Less than two years after he came to power in 1997, Blair repeatedly intervened in an attempt to deport asylum seekers to Egypt, despite being told that they might be tortured and sentenced to death. Court documents showed how he tried to get Egypt to give assurances that the men would cooperate with countries and agencies which did not share the same “standards” as Britain – an explanation they now deploy.
Warned that there was “ample evidence from a range of sources of serious human rights abuses in Egypt” and that there was “little scope for pushing deportations any further”, he replied: “This is crazy. Why can’t we press on?” Told that no assurances were forthcoming, Blair wrote: “This is a bit much. Why do we need all these things?” All this may help to make The Ghost Writer, directed by Roman Polanski and based on Robert Harris’s political thriller about the memoirs of a prime minister threatened with war crime charges, particularly piquant.
Guidance given to MI5, MI6 and military intelligence officers interrogating detainees abroad remains secret at the time this article was going to press. In March last year, Gordon Brown responded to growing evidence of British collusion in the torture and abuse of detainees abroad by promising to give the parliamentary Intelligence and Security Committee (the ISC) new guidelines on interrogation. Eight months later, the ISC were given them – in a form, noted officials, “in which they could be published”.
A year later, the ISC sent Downing Street its criticisms of the guidelines. The prime minister’s office, which vets ISC reports and decides how and when they can be published, suppressed them until after the general election. Stung by criticism of its ineffectiveness by both the courts and the media, MPs on the committee directed their fire at their critics rather than the security and intelligence agencies they are supposed to hold to account.
One of the tools successive governments have relied on to suppress information in court cases is the PII (public interest immunity) certificates. They are signed by ministers and are meant to alert judges to the damage to national security, or threat to individuals or the administration of justice, if sensitive information is released. That is their proper function. As independent lawyers argued in the Binyam Mohamed case, PII is not supposed to be invoked “to prevent disclosure of evidence of serious criminal misconduct by officials of the United Kingdom”. If PII certificates are upheld by the judge, then the information or evidence referred to or contained in them cannot be used by either the prosecution or the defence in a subsequent trial.
Special procedures are now in place governing the proceedings of the Special Immigration Appeals Commission (SIAC) set up to hear challengesto Home Office decisions to deport or exclude someone from Britain. Special Advocates, suitably vetted, are appointed on behalf of the defendants to have sight of information gathered by the intelligence agencies. But they cannot pass this on to lawyers representing the defendants, let alone the defendants themselves.
The Brown government wanted to extend this way of suppressing information for the first time to civil cases. Pressed by MI5 and MI6, ministers argued it should be introduced so that seven British residents incarcerated in Guantanamo Bay, or their lawyers, will not have access to what the security and intelligence agencies describe as “secret government information” – a reference to what British officials knew about the prisoners’ ill-treatment. The seven – Binyam Mohamed, Bisher al- Rawi, Jamil el-Banna, Richard Belmar, Omar Deghayes, Moazzam Begg and Martin Mubanga – are suing MI5 and MI6, and the home and foreign secretaries, for unlawful acts, negligence and conspiracy. In a further devastating judgment, the appeal court said this attempt to suppress evidence in a civil trial undermined deep- seated principles of common law and open justice. One of those principles, ruled Lord Neuberger, master of the rolls, Lord Justice Maurice Kay and Lord Justice Sullivan was that “trials should be conducted in public, and the judgements should be given in public”. The judges ruled: “In our view the principle that a litigant should be able to see and hear all the evidence which is seen and heard by a court determining his case is so fundamental, so embedded in the common law that, in the absence of parliamentary authority, no judge should override it, at any rate in relation to an ordinary civil claim such as a claim for damages for tort or breach of statutory duty.” They added: “Quite apart from the fact that the issue is one of principle, it is a melancholy truth that a procedure or approach which is sanctioned by a court expressly on the basis that is applicable only in exceptional circumstances nonetheless often becomes common practice.”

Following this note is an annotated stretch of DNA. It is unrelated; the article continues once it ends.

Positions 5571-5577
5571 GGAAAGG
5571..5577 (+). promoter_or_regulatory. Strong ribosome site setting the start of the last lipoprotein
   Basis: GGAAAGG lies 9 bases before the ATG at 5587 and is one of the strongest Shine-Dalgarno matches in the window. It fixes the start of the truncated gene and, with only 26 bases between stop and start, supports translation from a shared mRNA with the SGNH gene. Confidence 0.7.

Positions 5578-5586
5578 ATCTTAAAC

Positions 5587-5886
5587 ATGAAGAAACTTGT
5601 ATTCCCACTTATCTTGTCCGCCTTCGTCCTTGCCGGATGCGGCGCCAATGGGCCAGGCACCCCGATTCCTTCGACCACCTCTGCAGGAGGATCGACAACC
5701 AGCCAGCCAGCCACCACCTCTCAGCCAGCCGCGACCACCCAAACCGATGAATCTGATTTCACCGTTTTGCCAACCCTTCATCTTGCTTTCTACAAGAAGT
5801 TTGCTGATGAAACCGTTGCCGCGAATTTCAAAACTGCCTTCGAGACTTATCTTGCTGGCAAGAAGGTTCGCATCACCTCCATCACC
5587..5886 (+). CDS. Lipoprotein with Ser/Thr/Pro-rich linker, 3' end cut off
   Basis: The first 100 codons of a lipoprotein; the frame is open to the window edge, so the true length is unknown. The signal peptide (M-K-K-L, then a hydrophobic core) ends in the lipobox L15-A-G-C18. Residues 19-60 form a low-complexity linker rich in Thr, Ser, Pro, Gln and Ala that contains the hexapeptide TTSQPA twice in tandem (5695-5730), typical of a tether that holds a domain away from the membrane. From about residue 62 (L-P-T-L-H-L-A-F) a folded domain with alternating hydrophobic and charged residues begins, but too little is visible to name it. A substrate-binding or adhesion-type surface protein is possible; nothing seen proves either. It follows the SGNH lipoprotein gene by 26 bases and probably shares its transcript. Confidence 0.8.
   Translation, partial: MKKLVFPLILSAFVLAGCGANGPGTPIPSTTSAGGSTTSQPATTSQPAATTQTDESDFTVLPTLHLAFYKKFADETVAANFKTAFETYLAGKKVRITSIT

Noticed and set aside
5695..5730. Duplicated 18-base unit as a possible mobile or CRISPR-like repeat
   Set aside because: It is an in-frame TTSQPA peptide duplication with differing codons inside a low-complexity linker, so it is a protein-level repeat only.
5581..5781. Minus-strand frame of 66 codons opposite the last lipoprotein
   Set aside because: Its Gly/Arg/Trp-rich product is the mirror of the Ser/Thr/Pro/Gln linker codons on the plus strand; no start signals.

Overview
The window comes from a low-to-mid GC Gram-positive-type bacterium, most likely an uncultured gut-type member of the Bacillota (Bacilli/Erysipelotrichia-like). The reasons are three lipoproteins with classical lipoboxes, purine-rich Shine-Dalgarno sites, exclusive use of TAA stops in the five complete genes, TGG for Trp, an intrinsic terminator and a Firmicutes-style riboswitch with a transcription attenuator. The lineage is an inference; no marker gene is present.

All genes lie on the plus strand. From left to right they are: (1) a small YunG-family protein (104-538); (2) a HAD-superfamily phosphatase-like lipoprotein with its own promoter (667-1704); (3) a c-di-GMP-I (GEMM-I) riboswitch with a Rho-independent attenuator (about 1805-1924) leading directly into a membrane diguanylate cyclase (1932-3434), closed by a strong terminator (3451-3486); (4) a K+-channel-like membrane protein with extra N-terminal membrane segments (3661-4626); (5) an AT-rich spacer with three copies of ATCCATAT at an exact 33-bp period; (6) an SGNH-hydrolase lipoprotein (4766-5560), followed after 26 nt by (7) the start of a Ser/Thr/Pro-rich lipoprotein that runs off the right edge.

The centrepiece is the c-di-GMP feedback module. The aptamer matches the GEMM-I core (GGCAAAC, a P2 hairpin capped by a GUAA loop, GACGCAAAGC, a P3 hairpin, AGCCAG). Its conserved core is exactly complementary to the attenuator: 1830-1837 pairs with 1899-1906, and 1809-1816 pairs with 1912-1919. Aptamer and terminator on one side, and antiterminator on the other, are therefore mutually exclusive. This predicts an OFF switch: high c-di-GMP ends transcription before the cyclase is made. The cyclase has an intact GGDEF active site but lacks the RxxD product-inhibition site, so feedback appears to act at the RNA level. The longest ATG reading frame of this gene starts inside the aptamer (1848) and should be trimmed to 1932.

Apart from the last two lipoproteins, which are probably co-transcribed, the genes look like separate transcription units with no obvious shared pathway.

The determination to suppress information on the grounds of national security has been extended to military operations in Iraq. Senior judges last year accused the Ministry of Defence of “lamentable” conduct over attempts to suppress information on the interrogation of Iraqi detainees held by British troops in Camp Abu Naji, an army base in Amara, north of Basra, after a fierce battle in 2004. The high court described the MoD’s handling of the case, including false claims made in PII certificates, as “truly alarming”. Perhaps we have witnessed the nadir in the pursuit of official secrecy in the name of security. It was a theme pursued with special vigour by Tony Blair after all.
During their post-election negotiations, the Liberal Democrats and David Cameron’s Conservatives cited civil liberties as an area they could agree on. They had both called for an independent judicial inquiry into complicity in the abuse and torture of terror suspects. Now David Cameron has announced a judicial inquiry, though its scope and how much of it will be held in public or behind closed doors remains unclear. Given the mounting evidence, it is difficult to see how the new government could have continued as if nothing happened.
This article appears in Radio Redux, the new issue of Index on Censorship, out now. It has been updated for the web to reflect developments in the time since the magazine went to print.